Exercise may be more beneficial for treating depression. There is research to support this idea. Research appearing in British Journal of Sports Medicine (April 2001;35:114-117) showed the benefit of exercise to depressed patients. It was a small study, involving 12 subjects. Each subject had a depressive episode as defined by the Diagnostic and Statistical Manual of the American Society of Psychiatry, the mean length of which was 35 weeks. The subjects exercised on a treadmill for 30 minutes each day for 10 days.

At the end of the exercise period, there was a reduction in the overall depression scores (as measured by the Hamilton Rating Scale for Depression). The authors of the study concluded that in a short time, aerobic exercise can improve mood in patients with major depressive disorders.

Other research, appearing in the Journal of Sports Medicine and Physical Fitness (December 2001;41:539-545), studied 80 men and women who answered a mood questionnaire prior to exercising. The researchers determined that 52 of the subjects qualified as being in a depressed mood. After exercising, that group reported increased vigor, and reductions in anger, depression and anxiety.

Diet and nutrition may be of value. An animal study published in Biological Psychiatry (February 15, 2005;57(4):343-350), demonstrated the possibility that a combination of omega-3 fatty acids and uridine may have a positive effect on depression. Fish oil is a source of omega-3 fatty acids. Uridine is an important substance found in breast milk, it is essential for early nerve growth.

Rats were placed in water and had to swim. After a certain amount of time passed, they stopped swimming and began to float. The researchers correlated this with depression, or giving up. When the floating rats were given antidepressants, they began to swim again, signifying an improvement of depression. A combination of omega-3 fatty acids and uridine produced the same result—the rats began to swim again.

Simple solutions, like exercise and a good diet may be valuable for treating depression. It is worth taking the effort to find natural solutions to health problems, they do not have the side-effects of drugs. In 2003, British health authorities declared that most popular anti-depressants might sometimes increase the risk of suicidal behavior in children and teenagers. They declared all but one — Prozac — unsuitable for young people diagnosed with depression, but stopped short of a pediatric ban. In March, the FDA urged close monitoring of patients for suicide warning signs, especially when they first start the pills or change doses. The reason: The drugs may cause agitation, anxiety and hostility in a subset of patients unusually prone to rare side effects.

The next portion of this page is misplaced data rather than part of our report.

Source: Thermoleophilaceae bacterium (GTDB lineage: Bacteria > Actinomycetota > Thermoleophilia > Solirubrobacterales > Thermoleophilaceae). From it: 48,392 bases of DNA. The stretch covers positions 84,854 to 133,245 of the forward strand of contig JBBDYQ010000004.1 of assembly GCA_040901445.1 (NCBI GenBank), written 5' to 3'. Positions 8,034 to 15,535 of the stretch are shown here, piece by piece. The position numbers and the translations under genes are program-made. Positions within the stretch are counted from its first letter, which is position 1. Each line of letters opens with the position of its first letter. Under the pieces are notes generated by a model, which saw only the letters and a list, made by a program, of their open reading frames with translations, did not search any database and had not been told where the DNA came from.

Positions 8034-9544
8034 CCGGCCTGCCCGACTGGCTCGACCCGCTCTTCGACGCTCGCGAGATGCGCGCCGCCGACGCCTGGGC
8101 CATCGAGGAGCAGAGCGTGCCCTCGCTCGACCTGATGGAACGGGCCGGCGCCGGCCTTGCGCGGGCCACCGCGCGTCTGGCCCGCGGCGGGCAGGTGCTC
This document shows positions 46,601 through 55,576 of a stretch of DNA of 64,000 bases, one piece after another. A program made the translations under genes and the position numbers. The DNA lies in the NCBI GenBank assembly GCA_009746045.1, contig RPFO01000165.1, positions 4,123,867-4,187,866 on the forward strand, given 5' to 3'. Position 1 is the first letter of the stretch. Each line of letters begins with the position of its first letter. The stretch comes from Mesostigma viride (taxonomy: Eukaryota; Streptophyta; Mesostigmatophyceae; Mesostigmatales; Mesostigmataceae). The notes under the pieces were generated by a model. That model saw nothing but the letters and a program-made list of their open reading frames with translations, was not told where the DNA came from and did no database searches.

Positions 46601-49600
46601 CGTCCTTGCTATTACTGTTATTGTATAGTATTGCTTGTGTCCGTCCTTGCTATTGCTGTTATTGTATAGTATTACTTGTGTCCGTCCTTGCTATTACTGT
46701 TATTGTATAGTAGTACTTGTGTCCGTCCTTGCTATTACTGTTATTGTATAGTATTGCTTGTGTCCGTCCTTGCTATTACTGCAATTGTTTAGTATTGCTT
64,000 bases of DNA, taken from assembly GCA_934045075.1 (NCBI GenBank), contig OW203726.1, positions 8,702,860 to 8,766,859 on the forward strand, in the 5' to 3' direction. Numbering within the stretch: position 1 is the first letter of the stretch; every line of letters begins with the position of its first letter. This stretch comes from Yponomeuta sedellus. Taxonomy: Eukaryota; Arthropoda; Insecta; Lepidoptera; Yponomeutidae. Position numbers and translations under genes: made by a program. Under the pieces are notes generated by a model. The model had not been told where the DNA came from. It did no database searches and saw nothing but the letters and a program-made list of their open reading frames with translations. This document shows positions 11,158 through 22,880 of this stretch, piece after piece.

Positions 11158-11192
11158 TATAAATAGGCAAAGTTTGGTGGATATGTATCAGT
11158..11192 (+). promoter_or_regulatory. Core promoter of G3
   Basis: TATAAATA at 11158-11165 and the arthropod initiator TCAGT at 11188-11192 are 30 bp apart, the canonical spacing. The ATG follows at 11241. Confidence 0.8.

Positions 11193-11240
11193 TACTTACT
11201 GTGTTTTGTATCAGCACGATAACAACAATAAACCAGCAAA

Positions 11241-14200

The FDA and Columbia University psychiatric specialists have re-evaluated 25 studies involving more than 4,000 young people and eight anti-depressants. They found that young anti-depressant users were about 1.8 times more likely to have suicidal thoughts or behaviors than patients given dummy pills.

The FDA plans to hold hearings in September to consider possible changes to the labeling guidelines on how the drugs can be used. The review of the Columbia data confirmed an earlier FDA analysis showing an increased risk between some anti-depressants and suicidal tendencies in children.

The agency commissioned a panel of experts at Columbia early this year to verify potential suicidal-type behavior in the clinical trials, after Andrew Mosholder, an FDA researcher, found that the drugs increased the risk of harmful behavior in children and recommended that they not be used.

Children under 18 years account for about 7% of the usage of the biggest anti-depressants, all but one of which are not approved for use in children. Only Eli Lilly’s Prozac, or fluoxetine, is approved for children, but doctors can prescribe non-approved drugs if they feel it is best for the patient.